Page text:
Monday, December 18, 2017

Thirty Days Of CCS #18: Kane Lynch

Kane Lynch’s four mini comics that he sent (My Grandpa’s Secret Son, Smooth As Glass, Behold The Man, & Answers) form the gist of a slightly longer story about his family. The first mini discusses his father’s father, an abusive alcoholic who had a son (Denis) with one wife and was thrown out. Later, he remarried and had another son (Joe, Lynch’s father) whom he also managed to alienate. There are details about his grandfather contacting Denis years later and essentially demanding a Father’s Day meeting in Disneyland, but Denis had no interest. In fact, they eventually learned that Denis changed his name to Alex Hanes and denied being related to Joe when he contacted him.

The second chapter details an unusual family reunion, as a number of people in the family pieced together that Denis had had a highly “colorful” (to use his term) life in that he changed jobs constantly and had six children in six years by four different women. He often used a fake sob story about a wife and child dying as a way of going for the closing move in seducing the various women he was with. Working with a reporter who was recording the story and planning out the comic he eventually made, they were able to gather together a number of the children and exes of Denis in one place. They were planning to confront him at the dock where he was going to take a ferry to preach (he had become a born-again Christian), but they just missed him. A year later, they tried again, in one of the most fascinating, painfully awkward comics I’ve ever read.

Joe had been in seminary but later became a philosophy professor instead, and the whole group went to his service—where Denis recognized none of them. Joe brought up the story of Nathan the prophet calling out King David for his sins (“Thou art the man!”) and when Joe gave Denis his card, he recognized his name and everyone, one by one, revealed their true identities. What’s most remarkable about this scene is despite being taken completely unawares, the family was just friendly enough not to panic Denis, but his relative calm spoke to his con man instincts—even though he was “saved”.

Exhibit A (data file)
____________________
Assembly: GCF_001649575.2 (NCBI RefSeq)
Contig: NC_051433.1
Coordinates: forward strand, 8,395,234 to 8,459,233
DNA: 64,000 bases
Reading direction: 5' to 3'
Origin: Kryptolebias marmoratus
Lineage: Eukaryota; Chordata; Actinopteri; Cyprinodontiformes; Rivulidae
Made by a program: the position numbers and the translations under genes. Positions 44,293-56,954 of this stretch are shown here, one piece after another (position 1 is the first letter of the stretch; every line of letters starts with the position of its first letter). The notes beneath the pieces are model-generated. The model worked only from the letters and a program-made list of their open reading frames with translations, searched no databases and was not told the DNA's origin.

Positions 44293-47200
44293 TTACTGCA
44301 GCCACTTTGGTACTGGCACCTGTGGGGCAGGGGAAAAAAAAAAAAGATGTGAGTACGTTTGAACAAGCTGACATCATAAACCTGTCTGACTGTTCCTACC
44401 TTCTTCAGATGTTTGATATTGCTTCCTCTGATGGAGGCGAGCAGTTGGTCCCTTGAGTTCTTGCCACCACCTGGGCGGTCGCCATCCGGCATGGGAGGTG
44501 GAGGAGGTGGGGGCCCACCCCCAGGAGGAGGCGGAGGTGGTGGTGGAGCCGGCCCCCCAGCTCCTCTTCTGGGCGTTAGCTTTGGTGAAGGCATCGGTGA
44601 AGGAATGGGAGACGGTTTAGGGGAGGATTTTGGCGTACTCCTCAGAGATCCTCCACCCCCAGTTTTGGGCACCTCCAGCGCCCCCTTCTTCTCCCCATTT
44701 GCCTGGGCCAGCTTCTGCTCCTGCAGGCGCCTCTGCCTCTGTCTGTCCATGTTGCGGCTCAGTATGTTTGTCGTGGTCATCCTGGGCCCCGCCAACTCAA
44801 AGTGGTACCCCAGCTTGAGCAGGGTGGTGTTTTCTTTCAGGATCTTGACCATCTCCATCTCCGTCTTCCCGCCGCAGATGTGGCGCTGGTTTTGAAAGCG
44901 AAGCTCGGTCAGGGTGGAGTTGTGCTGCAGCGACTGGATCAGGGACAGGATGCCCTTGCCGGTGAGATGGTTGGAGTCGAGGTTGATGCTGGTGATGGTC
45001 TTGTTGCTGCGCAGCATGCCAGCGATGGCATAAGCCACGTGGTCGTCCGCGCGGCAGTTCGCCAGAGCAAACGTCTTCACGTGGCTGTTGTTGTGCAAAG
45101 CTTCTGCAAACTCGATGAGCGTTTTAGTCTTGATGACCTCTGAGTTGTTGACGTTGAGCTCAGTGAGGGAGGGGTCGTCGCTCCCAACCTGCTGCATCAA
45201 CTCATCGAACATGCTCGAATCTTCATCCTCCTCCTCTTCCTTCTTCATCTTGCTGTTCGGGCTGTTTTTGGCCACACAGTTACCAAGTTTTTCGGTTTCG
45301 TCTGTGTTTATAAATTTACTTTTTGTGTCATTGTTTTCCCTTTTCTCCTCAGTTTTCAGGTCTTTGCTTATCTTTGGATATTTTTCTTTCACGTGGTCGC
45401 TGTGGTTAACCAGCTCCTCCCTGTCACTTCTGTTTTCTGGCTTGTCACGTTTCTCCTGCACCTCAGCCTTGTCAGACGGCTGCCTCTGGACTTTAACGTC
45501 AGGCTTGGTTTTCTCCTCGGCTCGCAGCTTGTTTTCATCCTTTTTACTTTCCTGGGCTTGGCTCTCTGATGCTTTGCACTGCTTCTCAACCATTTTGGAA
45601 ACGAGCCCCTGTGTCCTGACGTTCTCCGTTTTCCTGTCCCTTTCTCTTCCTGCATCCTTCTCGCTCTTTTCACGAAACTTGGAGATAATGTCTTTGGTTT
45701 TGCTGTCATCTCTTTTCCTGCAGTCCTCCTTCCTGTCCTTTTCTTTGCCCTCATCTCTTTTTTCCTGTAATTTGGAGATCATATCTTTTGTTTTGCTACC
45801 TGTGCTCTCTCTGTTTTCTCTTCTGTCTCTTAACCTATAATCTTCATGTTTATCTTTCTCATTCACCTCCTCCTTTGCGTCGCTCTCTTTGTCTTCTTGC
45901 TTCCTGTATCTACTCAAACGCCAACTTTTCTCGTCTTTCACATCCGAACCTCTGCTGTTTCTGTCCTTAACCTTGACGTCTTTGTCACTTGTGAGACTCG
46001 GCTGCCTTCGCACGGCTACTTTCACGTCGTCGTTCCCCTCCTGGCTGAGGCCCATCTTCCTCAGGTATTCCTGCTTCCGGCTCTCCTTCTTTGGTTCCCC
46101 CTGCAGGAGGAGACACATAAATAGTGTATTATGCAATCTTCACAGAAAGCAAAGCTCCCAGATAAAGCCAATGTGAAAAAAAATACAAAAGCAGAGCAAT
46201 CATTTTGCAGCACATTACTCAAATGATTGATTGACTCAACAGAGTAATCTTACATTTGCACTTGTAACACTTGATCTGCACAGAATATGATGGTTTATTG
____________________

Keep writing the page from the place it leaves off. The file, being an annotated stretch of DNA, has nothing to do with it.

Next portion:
Lynch expertly captures the swirl of emotions surrounding Denis, from the shock of knowing that he has an extended family to the feeling of being ambushed after abandoning them for years. When they went to lunch after the service, Denis tries to deflect the emotion of the moment with jokes, but he’s also generally cagey. He doesn’t tell his wife on the phone about the various children of his who are there, for example. He hits on the reporter with goofy phrases. He worries about his children going to hell. He first denies talking to his father, then says that his father asked for money. Lynch draws him as friendly to the point of ingratiating, but it’s strongly implied that this is his strategy for dealing with questions that he’s uncomfortable with. Knowing that he’s been caught, he doesn’t opt to double-down on his lies, but he’s not exactly either forthcoming or remorseful for any of his actions. He’s a cipher, albeit an entertaining one.

Lynch noted that he’s working on an epilogue to tie all of this together as well as smooth out some other rough edges, but there’s a remarkable amount of clarity considering how complicated all of these relationships are. The second chapter had some moments where it was easy to lose track of who was who, and I wish Lynch had been able to flesh out the nearly-forming relationships of cousins and step-siblings a bit more, if only to bring some background characters briefly to the forefront. Lynch is a solid cartoonist who does a lot of labor in using gesture and facial expressions to express complicated series of emotions. While the dialogue is obviously very important, Lynch is careful to use his subtle drawing techniques to show emotions rather than describe them. His use of color is subtle but adds a lot to the story, giving a real feel for the story's environment. I’ll be eager to see how Lynch finishes this off, including to see how his grandfather feels about all of this, along with the other members of the family.

No comments:

Post a Comment